Tt = % drug dissolved at each time point from test product, and
n = number of observations.
A value of 100% for the similarity factor (f2 ) suggests that the test and reference profiles are identical. Values between 50 and 100 indicate that the dissolution profiles are similar, while lower f2 values imply an increase in dissimilarity between release profiles. 
Characterization of solid dispersion of furosemide
Fourier transform infrared spectroscopy analysis
Fourier transform infrared (FT-IR) spectroscopy study was carried out to check the possible interaction between the drug and hydrophilic carriers in prepared formulations. Powdered samples of FRMD, carriers and their preparations were characterized with an FT-IR spectrophotometer (Shimadzu 8400, Japan), using potassium bromide (KBr) pellet method. The scanning range was between 4000 and 400 cm−1 .
Differential scanning calorimetry analysis
Differential scanning calorimetry (DSC) spectra of pure FRMD, carriers and all the preparations were recorded using Differential Scanning Calorimeter (Shimadzu, DSC 60 TSW 60, Japan). Accurately weighed samples were crimped in aluminum pans and heated from 30 to 250°C, at a heating rate of 10°C/minute in air atmosphere. Empty sealed aluminum pan was used as reference.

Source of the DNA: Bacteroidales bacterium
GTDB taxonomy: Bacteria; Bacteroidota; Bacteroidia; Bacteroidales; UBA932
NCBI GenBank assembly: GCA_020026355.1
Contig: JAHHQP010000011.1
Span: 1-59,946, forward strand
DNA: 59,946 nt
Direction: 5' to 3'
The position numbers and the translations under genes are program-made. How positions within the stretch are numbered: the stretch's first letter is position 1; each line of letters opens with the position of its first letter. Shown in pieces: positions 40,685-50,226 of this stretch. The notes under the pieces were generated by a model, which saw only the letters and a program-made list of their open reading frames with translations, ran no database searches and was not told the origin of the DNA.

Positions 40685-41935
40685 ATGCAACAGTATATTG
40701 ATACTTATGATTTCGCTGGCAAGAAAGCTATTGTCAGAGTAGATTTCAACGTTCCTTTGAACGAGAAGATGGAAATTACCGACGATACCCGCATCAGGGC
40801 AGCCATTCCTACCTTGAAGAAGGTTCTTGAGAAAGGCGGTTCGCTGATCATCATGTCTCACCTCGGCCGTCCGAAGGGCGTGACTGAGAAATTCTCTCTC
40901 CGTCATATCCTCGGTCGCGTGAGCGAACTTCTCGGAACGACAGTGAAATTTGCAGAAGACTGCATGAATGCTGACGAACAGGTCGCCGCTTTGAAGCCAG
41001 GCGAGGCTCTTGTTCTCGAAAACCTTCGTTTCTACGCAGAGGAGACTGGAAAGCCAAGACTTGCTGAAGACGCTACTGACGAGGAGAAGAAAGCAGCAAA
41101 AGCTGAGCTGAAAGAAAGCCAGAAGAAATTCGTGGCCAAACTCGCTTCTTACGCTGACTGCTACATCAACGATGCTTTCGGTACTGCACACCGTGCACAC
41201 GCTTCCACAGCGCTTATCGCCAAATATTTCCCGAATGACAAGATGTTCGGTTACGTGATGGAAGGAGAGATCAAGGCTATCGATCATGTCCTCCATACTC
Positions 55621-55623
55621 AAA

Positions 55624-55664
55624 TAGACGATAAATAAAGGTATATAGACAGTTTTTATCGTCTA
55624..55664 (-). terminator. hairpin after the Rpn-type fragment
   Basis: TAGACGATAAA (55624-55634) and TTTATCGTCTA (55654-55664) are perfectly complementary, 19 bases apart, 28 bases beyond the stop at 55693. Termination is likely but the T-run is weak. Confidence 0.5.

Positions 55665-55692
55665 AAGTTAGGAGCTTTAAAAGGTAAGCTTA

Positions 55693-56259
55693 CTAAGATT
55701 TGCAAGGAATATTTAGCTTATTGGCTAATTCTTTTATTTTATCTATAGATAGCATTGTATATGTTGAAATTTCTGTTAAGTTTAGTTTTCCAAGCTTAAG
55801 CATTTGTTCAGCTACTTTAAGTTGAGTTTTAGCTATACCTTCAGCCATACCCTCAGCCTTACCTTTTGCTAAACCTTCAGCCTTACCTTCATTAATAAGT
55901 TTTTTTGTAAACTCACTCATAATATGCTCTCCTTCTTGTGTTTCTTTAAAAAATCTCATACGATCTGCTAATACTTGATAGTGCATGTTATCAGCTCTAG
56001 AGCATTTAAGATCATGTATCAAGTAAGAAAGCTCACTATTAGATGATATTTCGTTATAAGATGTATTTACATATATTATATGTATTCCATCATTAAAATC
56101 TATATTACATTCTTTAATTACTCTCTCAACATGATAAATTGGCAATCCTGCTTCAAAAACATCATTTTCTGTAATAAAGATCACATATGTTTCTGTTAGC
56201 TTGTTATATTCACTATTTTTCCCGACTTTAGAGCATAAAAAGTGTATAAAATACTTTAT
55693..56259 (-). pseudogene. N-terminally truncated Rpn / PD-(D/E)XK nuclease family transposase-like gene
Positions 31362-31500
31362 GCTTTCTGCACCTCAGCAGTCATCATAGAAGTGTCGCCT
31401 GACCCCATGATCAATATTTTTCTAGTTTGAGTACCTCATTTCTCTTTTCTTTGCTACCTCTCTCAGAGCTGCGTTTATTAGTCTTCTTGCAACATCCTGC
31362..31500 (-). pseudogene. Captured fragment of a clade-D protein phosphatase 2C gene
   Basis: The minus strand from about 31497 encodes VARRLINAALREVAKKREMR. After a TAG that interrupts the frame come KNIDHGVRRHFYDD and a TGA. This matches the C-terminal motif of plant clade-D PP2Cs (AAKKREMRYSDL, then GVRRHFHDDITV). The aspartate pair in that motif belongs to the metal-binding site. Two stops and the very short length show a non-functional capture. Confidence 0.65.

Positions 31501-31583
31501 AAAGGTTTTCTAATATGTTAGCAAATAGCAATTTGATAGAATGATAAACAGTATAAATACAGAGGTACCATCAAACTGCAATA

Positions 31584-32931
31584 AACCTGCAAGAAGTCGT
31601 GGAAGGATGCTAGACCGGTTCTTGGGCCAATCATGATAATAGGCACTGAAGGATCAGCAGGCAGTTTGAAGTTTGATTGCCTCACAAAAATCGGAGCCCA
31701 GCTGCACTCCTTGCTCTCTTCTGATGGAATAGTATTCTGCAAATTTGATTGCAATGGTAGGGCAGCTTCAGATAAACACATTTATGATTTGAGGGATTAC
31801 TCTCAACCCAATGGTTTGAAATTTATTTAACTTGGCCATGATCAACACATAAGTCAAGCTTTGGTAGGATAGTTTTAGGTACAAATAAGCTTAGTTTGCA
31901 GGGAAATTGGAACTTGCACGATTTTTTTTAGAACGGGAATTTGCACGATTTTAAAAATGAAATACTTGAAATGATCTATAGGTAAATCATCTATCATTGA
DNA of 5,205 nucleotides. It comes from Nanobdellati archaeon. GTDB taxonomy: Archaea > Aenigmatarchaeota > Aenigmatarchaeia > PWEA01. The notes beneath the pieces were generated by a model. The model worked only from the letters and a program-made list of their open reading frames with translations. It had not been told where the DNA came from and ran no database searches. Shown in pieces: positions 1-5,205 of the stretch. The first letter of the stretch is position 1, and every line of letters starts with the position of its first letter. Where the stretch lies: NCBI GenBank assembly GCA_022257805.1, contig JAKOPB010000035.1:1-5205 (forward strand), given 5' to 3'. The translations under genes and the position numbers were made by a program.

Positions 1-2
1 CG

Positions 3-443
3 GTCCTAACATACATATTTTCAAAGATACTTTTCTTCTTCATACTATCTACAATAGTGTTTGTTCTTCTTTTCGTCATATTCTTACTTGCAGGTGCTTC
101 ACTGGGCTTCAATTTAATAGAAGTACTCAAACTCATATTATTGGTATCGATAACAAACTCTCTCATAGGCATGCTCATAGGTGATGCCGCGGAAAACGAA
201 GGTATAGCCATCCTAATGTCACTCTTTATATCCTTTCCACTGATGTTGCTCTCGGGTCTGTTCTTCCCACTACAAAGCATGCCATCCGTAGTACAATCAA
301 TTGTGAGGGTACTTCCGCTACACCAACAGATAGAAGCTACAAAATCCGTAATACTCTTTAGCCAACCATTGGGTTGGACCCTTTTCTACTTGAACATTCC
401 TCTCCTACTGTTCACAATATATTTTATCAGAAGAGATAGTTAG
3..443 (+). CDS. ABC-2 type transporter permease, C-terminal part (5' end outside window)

| Results and Discussion|| |
Phase solubility studies
Solubility of FRMD in SGF, pH 1.2, without enzymes was observed to be 17.89 μg/ml, indicating that FRMD is poorly soluble in SGF, pH 1.2, without enzymes. Various parameters computed from the phase solubility studies [Table 1] revealed linear increases in drug solubility with increased carrier levels, with R2 values of 0.9995 and 0.9993 for urea and HPMC E50 LV as carriers, respectively. Hydrophilic carriers are known to interact with drug molecules mainly by electrostatic forces and occasionally by other types of forces like hydrogen bonds. [Table 1] depicts various parameters obtained from phase solubility studies. Value of slope obtained for both the carries (urea and HPMC E50 LV) was less than 1.0, indicating quick increase in solubility of FRMD.
Further, as shown in [Table 2], the Gibb's free energy values, ΔG ° tr , were negative, indicating spontaneous solubilization process of FRMD in both the carriers (urea and HPMC E50 LV).
Drug content determination
The drug content values calculated using linear equation in the solid dispersion prepared from urea and HPMC E50 LV are summarized in [Table 3]. In all the ratios of drug: polymer, the drug content was more than 99%.
In vitro dissolution study
The results from dissolution study revealed an improvement in dissolution rate of FRMD by solid dispersion formulated from both the carriers (urea and HPMC E50 LV). The cumulative amount of drug dissolved from pure drug and dispersions was studied. The results of dissolution parameters are shown in [Figure 1]. The value of cumulative drug release was significantly enhanced from the pure drug to solid dispersion. Cumulative drug release from solid dispersions indicated the achievement of higher dissolution rate.